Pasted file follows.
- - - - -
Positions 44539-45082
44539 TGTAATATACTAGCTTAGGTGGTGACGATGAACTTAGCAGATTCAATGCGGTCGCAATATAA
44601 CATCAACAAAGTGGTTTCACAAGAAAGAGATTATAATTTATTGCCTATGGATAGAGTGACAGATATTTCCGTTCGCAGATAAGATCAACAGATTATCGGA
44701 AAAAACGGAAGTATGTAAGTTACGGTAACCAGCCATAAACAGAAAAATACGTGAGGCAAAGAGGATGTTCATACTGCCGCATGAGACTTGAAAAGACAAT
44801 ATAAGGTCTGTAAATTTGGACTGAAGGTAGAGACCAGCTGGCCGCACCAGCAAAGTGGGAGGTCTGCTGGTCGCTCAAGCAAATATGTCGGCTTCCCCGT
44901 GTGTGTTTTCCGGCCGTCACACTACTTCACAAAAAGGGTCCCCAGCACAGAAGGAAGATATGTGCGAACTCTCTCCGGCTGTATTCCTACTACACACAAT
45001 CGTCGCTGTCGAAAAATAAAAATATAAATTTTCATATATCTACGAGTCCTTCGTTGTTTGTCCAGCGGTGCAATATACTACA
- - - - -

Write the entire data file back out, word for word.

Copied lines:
Positions 44539-45082
44539 TGTAATATACTAGCTTAGGTGGTGACGATGAACTTAGCAGATTCAATGCGGTCGCAATATAA
44601 CATCAACAAAGTGGTTTCACAAGAAAGAGATTATAATTTATTGCCTATGGATAGAGTGACAGATATTTCCGTTCGCAGATAAGATCAACAGATTATCGGA
44701 AAAAACGGAAGTATGTAAGTTACGGTAACCAGCCATAAACAGAAAAATACGTGAGGCAAAGAGGATGTTCATACTGCCGCATGAGACTTGAAAAGACAAT
44801 ATAAGGTCTGTAAATTTGGACTGAAGGTAGAGACCAGCTGGCCGCACCAGCAAAGTGGGAGGTCTGCTGGTCGCTCAAGCAAATATGTCGGCTTCCCCGT
44901 GTGTGTTTTCCGGCCGTCACACTACTTCACAAAAAGGGTCCCCAGCACAGAAGGAAGATATGTGCGAACTCTCTCCGGCTGTATTCCTACTACACACAAT
45001 CGTCGCTGTCGAAAAATAAAAATATAAATTTTCATATATCTACGAGTCCTTCGTTGTTTGTCCAGCGGTGCAATATACTACA